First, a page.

I have been in healthcare information technology for over twenty years. It’s been quite the evolution in a very short time – from all paper to Electronic Medical Records, to Health Information Exchanges, to realizing a fully interoperable patient record… well almost on the last one.
Data drives the most fundamental processes in the healthcare world. Healthcare needs it to connect patients, patients to physicians, physicians to payors and to facilitate financials. Inaccurate information or incomplete information creates all sorts of risk issues including inappropriate patient care resulting from an inaccurate diagnosis, incorrect payments and lack of physician engagement.
Healthcare is driven by metrics and measures of all sorts, which are used to generate ROI (return on investment). These measures help gauge things from patient satisfaction to physician performance. “Not everything important can be measured and not everything measured is important” (Christopher Moriates, 2015). Large parts of clinical practice cannot be accurately computed or benchmarked, leaving quality metrics to be made up of only those that can be easily quantified. But is this the right way to determine the overall value of patient care or physician performance? Is this the only ROI?
In a value-based care world, these metrics become increasingly complex to measure as we shift from volume to value. As an executive responsible for helping create and collect metrics of value for organizations, the primary focus has to be on how is this helping the patient? How is this helping the physician? With the myriad of technologies and paper options are physicians really spending more time with their patients or are they spending more time hopping from system to system in hopes of collecting the information they need? Meanwhile, their day gets longer, the patient grows dissatisfied and real patient care suffers and the total cost of care goes up. There is no question they have to collect certain things to continue to get paid, but what offers real value to them and what as an executive is important to deliver – that provides the necessary ROI?
Traditionally we think of ROI as how much money are we making on an investment or a technology. The questions we are asking here at Holon: what else can be done to reduce costs, improve care, and maximize resources? Holon’s technology removes administrative burden from clinicians by surfacing patient-specific insights, directly into the workflow at the physician point of care. This saves clinicians time per patient, empowers your organization to push critical data to your providers – regardless of the EMR, and maximize the value from your analytics. The physician can spend more quality time with their patient and less time searching for information. The end result on ROI: reduced time spent per patient, improved satisfaction and reduced physician burden. True ROI.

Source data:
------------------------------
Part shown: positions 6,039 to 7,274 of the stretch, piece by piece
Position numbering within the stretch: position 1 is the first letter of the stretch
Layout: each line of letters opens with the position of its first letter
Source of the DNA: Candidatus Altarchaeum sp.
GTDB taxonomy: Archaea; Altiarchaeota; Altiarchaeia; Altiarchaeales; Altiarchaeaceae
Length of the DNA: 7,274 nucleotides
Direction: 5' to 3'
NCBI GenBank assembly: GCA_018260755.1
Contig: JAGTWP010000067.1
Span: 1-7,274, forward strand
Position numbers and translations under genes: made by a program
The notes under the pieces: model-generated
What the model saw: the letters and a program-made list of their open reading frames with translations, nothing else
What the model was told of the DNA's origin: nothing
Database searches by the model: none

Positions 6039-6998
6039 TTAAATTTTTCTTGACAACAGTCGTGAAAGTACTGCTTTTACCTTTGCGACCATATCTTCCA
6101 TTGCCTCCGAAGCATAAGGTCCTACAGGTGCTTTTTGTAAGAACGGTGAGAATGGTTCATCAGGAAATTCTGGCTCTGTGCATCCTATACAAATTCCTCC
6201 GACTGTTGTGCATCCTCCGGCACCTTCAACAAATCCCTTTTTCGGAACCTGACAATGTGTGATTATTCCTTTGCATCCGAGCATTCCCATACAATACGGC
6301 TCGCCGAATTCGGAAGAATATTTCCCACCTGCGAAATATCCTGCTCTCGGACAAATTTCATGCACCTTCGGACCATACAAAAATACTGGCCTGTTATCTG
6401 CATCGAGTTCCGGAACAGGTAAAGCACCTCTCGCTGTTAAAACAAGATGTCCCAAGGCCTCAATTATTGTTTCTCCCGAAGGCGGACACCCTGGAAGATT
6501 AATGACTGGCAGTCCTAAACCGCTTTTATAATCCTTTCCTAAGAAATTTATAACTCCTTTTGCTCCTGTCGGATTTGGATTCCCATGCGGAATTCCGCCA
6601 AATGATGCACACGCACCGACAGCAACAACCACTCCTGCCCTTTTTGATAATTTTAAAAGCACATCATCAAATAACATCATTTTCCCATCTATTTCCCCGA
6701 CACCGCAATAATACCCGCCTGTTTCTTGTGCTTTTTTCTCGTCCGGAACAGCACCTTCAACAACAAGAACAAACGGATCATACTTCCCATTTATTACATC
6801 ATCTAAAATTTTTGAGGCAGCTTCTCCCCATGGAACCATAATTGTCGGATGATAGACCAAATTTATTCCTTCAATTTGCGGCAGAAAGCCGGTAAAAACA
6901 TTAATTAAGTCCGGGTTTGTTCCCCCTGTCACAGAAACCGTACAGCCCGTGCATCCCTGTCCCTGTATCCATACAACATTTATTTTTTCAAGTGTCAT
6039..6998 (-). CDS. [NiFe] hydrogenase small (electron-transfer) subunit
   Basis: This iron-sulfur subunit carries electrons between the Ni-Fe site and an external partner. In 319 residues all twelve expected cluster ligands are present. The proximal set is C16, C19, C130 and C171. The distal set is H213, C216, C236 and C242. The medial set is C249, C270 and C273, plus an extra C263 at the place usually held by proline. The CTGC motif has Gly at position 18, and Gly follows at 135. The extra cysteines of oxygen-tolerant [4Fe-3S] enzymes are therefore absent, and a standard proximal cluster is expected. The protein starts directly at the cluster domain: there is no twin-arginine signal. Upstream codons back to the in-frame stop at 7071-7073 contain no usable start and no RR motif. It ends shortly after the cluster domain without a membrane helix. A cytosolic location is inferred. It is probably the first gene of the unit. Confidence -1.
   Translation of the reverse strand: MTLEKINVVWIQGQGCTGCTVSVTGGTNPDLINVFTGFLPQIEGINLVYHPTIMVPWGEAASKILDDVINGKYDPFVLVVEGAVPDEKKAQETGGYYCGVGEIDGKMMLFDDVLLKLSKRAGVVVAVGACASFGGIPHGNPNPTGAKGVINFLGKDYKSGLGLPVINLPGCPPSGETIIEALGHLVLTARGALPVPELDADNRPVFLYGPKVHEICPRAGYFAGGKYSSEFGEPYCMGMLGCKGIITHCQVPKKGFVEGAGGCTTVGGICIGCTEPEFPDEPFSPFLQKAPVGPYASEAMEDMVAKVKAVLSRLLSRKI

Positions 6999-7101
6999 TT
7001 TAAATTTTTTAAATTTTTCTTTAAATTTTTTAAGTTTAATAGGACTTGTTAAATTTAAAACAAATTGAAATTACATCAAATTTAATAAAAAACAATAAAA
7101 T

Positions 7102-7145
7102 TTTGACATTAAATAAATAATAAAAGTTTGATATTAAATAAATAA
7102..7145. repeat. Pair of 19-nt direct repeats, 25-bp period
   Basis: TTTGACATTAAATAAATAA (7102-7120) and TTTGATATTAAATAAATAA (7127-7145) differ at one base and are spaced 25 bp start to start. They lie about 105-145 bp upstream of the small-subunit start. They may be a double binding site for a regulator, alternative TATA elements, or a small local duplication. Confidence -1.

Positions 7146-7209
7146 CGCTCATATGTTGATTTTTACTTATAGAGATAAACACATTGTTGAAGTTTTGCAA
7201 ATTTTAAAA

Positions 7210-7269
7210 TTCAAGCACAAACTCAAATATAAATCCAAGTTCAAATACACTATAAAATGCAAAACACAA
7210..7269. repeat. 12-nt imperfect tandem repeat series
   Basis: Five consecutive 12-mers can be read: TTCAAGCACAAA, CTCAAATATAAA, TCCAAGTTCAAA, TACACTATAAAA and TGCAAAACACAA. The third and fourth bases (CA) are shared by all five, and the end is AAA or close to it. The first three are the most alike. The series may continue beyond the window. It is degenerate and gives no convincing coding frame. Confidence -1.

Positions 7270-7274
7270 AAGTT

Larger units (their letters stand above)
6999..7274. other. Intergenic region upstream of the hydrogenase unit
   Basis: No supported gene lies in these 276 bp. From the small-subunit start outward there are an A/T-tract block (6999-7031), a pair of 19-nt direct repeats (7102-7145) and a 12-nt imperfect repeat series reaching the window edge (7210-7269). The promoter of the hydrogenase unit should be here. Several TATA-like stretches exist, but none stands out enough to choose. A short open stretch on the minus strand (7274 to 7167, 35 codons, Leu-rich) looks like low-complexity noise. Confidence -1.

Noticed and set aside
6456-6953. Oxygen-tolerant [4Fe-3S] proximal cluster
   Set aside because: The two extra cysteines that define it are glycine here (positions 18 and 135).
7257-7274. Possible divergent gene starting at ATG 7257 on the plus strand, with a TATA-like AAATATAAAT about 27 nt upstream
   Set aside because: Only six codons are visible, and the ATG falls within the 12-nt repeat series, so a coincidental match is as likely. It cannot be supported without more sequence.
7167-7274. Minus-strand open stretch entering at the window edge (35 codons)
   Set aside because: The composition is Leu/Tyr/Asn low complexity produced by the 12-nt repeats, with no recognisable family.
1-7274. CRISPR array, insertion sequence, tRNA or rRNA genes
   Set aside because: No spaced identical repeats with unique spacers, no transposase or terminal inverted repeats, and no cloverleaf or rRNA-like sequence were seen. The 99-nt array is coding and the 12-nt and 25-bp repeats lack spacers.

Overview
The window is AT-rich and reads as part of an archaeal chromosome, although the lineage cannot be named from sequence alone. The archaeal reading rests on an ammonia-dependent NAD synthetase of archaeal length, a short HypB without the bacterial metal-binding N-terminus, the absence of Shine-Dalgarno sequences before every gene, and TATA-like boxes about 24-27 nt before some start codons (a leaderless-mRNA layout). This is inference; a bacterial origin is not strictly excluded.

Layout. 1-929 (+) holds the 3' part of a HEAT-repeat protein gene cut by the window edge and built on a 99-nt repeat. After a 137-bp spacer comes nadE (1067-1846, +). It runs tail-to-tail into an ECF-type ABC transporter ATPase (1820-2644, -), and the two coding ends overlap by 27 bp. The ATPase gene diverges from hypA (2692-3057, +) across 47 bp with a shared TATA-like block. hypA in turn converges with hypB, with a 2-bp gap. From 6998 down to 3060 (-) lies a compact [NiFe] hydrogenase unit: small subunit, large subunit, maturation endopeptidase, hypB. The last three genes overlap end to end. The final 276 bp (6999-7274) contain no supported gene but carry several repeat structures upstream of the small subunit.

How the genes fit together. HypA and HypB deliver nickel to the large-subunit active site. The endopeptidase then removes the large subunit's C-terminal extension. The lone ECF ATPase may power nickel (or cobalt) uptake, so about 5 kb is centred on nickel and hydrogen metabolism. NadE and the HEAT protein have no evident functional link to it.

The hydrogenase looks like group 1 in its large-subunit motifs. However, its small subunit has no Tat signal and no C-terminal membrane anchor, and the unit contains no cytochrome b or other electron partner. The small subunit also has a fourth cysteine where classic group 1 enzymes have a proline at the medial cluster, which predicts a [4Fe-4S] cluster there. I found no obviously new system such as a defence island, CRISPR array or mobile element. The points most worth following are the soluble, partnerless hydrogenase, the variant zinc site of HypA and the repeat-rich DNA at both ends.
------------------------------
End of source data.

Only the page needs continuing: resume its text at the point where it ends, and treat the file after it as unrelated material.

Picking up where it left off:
Holon Solutions is a healthcare information technology company that liberates data to liberate care, putting the right information in front of the right people at the right time through our reimagined interoperability platform. Holon empowers risk-bearing organizations to optimize patient outcomes and financial performance by surfacing actionable, patient-specific insights directly to and from the point of care. Holon’s agnostic platform CollaborNet™ surfaces interactive, contextual, insights within the provider workflow, seamlessly shares clinical data with health plans and vendors, and automates documentation exchange and referrals across health communities independent of the technologies in play. Our team of innovators are focused on removing the administrative burden from clinicians through our patent-pending, sensor-based solutions. We are grateful to be recognized by Healthcare Informatics as the “2018 Innovator of the Year for Value-Based Care”.
Christopher Moriates, V. A. (2015). Understanding Value-Based HealthCare. New York: McGraw Hill Education.
Renee Broadbent is the Senior Vice President for Population Health at Holon Solutions. She is a senior level executive with an extensive background in Information Technology and Information Security. She has held the role of Chief Information Officer and Chief Information Security Officer in both hospital health systems as well as Managed Care Organizations (MSO). Most recently, Broadbent served as AVP of Population Health Information Technology and Strategy at UMass Memorial Health Care in Worcester, Massachusetts and was part of the leadership team that achieved $22 million in savings for the Accountable Care Organization.